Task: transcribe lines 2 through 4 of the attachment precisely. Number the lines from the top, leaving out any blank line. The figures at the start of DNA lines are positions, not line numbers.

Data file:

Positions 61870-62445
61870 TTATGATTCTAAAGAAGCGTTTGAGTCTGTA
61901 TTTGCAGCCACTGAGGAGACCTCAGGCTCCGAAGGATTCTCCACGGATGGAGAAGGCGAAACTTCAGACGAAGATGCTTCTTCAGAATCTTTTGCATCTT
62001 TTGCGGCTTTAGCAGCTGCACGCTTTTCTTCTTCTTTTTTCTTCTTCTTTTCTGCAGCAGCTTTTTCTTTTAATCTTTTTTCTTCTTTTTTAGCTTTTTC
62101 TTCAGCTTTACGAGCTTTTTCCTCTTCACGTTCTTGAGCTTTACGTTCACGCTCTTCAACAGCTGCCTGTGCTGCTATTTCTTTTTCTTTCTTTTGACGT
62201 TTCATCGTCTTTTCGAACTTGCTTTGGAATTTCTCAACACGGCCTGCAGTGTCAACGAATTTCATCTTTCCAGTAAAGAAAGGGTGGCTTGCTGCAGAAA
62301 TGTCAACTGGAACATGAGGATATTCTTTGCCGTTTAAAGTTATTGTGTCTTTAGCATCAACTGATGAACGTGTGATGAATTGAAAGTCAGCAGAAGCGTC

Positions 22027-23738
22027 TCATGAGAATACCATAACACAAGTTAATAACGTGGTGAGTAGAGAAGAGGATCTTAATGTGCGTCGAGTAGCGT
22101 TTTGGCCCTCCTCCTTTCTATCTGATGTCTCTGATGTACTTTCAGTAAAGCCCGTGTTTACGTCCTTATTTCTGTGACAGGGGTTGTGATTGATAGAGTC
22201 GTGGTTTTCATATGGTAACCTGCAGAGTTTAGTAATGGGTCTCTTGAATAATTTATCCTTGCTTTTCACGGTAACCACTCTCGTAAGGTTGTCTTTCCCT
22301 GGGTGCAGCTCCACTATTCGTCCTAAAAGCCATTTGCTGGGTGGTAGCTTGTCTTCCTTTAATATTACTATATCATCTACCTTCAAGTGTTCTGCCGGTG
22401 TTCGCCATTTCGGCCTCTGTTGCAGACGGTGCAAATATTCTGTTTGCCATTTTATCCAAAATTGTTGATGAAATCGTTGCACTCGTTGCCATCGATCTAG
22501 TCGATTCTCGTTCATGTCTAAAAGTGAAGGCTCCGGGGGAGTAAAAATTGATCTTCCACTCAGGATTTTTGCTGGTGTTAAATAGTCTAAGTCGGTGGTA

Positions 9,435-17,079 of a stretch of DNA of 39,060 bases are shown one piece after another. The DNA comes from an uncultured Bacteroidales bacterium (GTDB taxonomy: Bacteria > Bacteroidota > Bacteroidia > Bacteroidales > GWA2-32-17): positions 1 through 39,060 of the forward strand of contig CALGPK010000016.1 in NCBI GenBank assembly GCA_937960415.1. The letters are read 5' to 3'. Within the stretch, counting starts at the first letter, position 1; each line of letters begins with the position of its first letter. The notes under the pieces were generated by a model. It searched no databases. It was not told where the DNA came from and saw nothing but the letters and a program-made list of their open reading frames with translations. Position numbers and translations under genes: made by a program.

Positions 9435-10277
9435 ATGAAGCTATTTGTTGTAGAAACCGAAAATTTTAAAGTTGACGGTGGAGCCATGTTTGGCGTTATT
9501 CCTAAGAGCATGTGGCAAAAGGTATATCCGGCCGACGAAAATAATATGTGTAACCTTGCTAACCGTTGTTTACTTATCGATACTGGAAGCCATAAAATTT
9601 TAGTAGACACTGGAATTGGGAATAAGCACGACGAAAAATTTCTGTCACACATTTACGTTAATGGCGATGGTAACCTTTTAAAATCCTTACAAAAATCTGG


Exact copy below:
61870 TTATGATTCTAAAGAAGCGTTTGAGTCTGTA
61901 TTTGCAGCCACTGAGGAGACCTCAGGCTCCGAAGGATTCTCCACGGATGGAGAAGGCGAAACTTCAGACGAAGATGCTTCTTCAGAATCTTTTGCATCTT
62001 TTGCGGCTTTAGCAGCTGCACGCTTTTCTTCTTCTTTTTTCTTCTTCTTTTCTGCAGCAGCTTTTTCTTTTAATCTTTTTTCTTCTTTTTTAGCTTTTTC